The transformation of U(VI) and V(V) in carnotite group minerals during dissimilatory respiration by a metal reducing bacterium

  • Autor:

    Glasauer, S. /  Fakra, S. C. / Schooling, S. / Weidler, P. / Tyliszczak, T. / Shuh, D. K. (2022)

  • Quelle:

    Chemical Geology, 2022, 591,120726

  • Datum: März 2022
  • Abstract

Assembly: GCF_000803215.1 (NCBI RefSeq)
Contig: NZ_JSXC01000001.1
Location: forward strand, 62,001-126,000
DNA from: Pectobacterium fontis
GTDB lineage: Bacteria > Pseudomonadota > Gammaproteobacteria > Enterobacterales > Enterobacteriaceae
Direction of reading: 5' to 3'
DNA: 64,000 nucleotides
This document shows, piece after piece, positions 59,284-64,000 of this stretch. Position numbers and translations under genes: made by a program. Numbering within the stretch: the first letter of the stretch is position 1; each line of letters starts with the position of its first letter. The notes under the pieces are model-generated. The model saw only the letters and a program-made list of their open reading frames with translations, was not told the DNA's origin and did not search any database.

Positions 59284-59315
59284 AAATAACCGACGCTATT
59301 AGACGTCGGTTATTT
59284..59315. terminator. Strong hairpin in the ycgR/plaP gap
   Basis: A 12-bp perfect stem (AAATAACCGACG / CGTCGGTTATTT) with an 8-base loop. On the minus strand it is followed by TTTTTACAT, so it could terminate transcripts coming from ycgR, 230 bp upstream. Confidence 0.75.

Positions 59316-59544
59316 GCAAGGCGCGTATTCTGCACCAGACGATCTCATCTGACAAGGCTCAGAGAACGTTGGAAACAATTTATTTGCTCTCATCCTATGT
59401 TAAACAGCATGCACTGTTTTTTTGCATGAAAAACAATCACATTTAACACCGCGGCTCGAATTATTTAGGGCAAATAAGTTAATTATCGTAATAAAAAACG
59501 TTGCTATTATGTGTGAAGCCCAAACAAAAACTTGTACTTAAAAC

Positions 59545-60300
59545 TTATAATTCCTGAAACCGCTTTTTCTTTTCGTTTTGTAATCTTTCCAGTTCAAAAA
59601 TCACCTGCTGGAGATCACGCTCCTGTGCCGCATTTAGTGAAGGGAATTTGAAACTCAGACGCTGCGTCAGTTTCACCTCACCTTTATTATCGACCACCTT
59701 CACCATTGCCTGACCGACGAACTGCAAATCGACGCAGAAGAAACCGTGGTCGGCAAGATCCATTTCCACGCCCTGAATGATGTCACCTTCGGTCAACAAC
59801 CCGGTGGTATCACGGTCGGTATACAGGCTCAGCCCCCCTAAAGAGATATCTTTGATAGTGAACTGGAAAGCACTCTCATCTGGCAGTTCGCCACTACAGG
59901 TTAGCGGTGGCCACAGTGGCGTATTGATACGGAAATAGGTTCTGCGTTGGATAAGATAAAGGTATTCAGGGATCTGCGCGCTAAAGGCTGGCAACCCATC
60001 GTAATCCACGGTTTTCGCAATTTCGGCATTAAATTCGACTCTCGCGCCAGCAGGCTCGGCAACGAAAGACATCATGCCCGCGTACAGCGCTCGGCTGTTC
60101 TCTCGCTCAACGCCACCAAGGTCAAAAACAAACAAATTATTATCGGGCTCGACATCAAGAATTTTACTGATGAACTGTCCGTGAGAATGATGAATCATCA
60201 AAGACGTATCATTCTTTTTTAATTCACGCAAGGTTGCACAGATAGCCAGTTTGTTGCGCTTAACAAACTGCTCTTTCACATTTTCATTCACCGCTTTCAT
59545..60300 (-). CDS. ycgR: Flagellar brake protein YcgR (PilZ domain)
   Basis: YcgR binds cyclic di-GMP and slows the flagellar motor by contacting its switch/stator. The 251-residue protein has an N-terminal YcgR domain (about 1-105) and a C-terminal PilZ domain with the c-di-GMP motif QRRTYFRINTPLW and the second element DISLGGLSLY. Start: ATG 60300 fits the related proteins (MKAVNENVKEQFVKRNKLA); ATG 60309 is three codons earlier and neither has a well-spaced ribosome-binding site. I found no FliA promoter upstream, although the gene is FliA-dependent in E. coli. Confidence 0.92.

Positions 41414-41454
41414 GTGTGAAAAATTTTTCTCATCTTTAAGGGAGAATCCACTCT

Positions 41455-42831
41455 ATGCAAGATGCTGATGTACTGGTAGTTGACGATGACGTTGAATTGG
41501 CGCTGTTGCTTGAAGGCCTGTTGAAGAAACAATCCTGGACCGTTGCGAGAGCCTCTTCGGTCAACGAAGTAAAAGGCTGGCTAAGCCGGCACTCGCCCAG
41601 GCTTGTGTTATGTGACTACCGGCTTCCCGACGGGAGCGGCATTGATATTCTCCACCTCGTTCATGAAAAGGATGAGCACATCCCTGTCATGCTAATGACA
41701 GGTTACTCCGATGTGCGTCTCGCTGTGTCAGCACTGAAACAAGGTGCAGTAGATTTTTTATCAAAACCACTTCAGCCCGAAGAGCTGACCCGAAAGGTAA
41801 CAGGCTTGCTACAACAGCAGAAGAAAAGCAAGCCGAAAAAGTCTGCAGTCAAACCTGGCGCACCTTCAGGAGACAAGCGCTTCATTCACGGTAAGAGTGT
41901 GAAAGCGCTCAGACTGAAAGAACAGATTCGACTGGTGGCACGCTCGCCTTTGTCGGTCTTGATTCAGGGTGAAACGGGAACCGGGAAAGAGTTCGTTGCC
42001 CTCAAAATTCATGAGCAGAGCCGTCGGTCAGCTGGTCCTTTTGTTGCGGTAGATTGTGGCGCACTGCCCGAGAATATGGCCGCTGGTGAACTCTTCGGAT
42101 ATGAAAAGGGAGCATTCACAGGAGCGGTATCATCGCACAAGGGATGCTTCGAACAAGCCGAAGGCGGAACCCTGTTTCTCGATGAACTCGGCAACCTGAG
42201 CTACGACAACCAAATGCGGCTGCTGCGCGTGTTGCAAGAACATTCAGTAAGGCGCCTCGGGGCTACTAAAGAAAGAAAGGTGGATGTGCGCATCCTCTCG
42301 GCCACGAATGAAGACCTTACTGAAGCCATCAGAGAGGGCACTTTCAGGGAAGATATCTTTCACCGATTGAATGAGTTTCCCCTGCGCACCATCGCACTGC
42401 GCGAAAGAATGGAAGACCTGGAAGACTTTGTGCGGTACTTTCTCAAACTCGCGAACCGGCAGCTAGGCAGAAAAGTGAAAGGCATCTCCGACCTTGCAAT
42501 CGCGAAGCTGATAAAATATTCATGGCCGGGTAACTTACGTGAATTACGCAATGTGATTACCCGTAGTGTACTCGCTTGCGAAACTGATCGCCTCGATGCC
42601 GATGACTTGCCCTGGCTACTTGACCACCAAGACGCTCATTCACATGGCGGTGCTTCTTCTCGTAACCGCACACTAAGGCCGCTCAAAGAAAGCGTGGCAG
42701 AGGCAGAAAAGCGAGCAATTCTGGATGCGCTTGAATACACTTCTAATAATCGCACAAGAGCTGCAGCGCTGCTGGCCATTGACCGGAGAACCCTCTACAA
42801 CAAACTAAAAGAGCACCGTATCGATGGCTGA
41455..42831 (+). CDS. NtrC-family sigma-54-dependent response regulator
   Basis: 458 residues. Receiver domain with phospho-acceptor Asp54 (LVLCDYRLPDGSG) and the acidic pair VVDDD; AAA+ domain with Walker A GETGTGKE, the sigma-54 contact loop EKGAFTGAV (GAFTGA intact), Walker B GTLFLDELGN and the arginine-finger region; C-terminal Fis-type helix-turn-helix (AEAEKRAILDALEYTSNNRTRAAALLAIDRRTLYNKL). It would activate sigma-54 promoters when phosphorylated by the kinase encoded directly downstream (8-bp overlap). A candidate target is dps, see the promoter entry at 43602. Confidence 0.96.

Recent results from laboratory and field studies support that dissimilatory metal reducing (DMR) bacteria influence the fate and transport of uranium in anaerobic subsurface environments. To date, most research efforts have focused on the reduction of soluble U(VI) by DMR bacteria to form insoluble uraninite (UO2). Subsurface environments harbor, however, large reservoirs of U(VI) in solid or mineral form. Uranium that is structure-bound in minerals is expected to be more refractory to microbial reduction than soluble U, based on analogy with Fe respiration. The reducibility of U(VI) could impact the fate of U(IV) by controlling mineral precipitation reactions, which has implications for the long-term immobilization of U in subsurface environments. We studied anoxic cultures of Shewanella putrefaciens CN32 incubated with natural carnotite-group minerals by X-ray diffraction, electron microscopy, scanning transmission X-ray microscopy (STXM). Near-edge X-ray absorption fine structure (NEXAFS) spectroscopy measurements at U-N4,5, V-L2,3, and O-K edges on cultures incubated up to 10 months show that V(V) was reduced to V(IV), whereas U was not reduced. In contrast, V(V) and U(VI) in solution were both completely reduced to lower oxidation states by CN32, as precipitates within the exopolymer surrounding the bacteria. Assays for the toxicity of U and V to CN32 showed that biofilm formation was stimulated at 0.001 M U(VI), and growth was inhibited at concentrations of U(VI) greater than 0.001 M. Vanadium did not inhibit growth or stimulate biofilm formation at any concentration tested. Investigations of the bacteria-mineral and bacteria-metal interface at the nanometer and molecular scales provide new insights into the co-respiration of V and U that help explain their biogeochemical cycling and have implications for subsurface bioremediation of these elements.